Prostate Cancer Breakthrough: UK Researchers Have Developed an Accurate Test

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There is a new technique for diagnosing prostate cancer. A team of researchers from Dundee University has developed an accurate test. They use an ultrasound process called SWE – shear wave elastography, which helps them detect prostate tumors.

Why is this a better test? First of all, it’s non-invasive and a lot cheaper than the other current modes of testing.

SWE is More Accurate, Detecting Cancers MRI Cannot Reveal

The team leader if the study is Professor Ghulam Nabi. he explains the need for finding new ways of detecting cancer and why is their method better:

“Current diagnosis of prostate cancer is extremely inefficient, leading to unnecessary treatments for many patients. Our new method is far more accurate and also allows us to identify the difference between cancerous and benign tissue in the prostate without the need for invasive surgery.”

This method will use ultrasound to detect tumors: tissue that is cancerous is stiffer than normal tissue, so the shear waves pass slower through a tumor. Nabi stated that they have compared their new technology with the current MRI testing:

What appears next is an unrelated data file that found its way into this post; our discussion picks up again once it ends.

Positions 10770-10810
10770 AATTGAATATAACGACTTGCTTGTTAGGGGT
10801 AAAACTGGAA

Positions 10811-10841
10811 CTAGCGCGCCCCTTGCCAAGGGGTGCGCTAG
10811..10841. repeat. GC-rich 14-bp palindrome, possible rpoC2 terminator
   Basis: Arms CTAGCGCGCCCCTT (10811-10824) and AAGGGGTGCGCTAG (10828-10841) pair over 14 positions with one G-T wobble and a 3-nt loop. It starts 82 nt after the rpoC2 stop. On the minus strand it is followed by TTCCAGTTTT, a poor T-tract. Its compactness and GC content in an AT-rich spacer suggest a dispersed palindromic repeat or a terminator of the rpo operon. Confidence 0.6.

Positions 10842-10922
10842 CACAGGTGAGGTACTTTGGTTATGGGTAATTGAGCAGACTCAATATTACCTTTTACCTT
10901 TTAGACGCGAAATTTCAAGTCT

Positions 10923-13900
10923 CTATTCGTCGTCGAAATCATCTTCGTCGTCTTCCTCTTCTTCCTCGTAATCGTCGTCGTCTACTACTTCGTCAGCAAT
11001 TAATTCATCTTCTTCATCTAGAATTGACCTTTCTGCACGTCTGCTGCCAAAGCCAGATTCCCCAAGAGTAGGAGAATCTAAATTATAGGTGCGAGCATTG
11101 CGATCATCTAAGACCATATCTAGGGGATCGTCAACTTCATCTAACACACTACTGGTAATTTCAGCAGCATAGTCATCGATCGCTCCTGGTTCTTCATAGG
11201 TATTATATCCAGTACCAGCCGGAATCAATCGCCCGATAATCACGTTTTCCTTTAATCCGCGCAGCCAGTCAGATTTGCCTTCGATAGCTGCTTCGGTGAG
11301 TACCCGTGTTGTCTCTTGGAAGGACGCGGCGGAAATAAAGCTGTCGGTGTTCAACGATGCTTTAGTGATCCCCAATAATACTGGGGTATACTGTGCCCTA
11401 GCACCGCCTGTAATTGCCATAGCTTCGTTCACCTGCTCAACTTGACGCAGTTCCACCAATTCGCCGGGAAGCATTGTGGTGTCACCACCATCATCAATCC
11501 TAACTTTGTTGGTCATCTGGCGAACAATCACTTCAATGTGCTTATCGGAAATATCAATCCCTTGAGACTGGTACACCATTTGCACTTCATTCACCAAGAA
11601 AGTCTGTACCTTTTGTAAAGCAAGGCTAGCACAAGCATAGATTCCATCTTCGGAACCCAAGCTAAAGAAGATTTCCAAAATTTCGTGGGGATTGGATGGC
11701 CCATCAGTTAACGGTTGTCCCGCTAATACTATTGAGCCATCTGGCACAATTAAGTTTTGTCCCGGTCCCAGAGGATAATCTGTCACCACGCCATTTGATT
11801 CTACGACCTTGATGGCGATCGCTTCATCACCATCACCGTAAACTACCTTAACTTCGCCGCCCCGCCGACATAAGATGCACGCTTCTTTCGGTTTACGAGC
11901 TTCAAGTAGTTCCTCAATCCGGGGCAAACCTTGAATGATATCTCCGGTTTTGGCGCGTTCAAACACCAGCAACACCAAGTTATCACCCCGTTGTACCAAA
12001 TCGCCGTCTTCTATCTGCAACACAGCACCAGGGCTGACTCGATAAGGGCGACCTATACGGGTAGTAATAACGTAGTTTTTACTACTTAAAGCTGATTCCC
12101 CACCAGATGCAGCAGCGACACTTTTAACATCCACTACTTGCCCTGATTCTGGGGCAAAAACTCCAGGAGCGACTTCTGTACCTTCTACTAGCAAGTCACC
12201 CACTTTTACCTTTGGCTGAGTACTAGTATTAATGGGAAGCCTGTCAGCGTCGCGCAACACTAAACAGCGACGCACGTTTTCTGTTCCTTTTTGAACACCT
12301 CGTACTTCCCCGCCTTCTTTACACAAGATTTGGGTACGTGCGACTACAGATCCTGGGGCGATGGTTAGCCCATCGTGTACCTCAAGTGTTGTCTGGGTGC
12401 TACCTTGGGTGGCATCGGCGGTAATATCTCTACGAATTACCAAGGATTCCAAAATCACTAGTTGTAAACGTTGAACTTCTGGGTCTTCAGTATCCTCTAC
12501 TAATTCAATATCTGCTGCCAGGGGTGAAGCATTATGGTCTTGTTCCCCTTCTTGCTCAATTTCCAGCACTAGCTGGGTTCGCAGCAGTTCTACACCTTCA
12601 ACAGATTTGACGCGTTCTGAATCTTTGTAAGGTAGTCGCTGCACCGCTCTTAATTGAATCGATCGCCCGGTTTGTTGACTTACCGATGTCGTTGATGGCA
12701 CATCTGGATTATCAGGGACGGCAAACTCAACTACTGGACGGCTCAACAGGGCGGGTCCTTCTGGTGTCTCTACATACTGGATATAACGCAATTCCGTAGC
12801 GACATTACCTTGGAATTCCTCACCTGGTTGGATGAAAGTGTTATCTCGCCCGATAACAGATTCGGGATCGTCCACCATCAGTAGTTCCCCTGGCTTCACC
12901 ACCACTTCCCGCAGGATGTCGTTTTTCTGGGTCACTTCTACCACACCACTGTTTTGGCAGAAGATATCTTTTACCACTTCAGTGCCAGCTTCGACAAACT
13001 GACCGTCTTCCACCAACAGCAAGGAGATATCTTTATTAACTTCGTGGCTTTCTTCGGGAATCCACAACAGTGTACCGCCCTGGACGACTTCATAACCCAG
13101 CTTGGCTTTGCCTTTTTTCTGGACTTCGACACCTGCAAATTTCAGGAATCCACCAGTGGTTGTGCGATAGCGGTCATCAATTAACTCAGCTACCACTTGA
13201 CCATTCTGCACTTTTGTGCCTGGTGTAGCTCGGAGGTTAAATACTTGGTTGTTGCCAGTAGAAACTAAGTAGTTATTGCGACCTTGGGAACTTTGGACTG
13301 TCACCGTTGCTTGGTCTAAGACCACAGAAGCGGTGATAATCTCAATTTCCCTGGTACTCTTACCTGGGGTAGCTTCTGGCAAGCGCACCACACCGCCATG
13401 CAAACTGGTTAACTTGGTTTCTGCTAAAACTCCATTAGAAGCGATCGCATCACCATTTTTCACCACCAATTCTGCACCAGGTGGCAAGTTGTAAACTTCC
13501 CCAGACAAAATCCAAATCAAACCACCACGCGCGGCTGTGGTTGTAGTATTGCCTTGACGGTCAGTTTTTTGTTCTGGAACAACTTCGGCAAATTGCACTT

“We have been able to show a stark difference in results between our technology and existing techniques such as MRI. The technique has picked up cancers which MRI did not reveal. We can now see with much greater accuracy what tissue is cancerous, where it is and what level of treatment it needs. This is a significant step forward.”

SWE Technology in Breast Cancer

For the trials, they used 200 patients, but the researchers plan to get more data. The WE tech is used in detecting breast cancer or even liver diseases.

For prostate cancer, researchers must create a special probe. Simon Grieveson, head of research funding at Prostate Cancer UK and the one that funded this project, said that this new breakthrough should be further tested in a large group of men:

“The technique now needs to be tested in a much larger number of men to confirm just how well it can detect the aggressive cancers, while also ruling out those who do not have prostate cancer.”

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Andre Blair s is the lead editor for Advocator.ca. He holds a B.A. in Psychology from the University of Toronto, and a Master of Science in Public Health (M.S.P.H.) from the School of Public Health, Department of Health Administration, at the University of North Carolina at Chapel Hill. Andre specializes in environmental health, but writes on a variety of issues.


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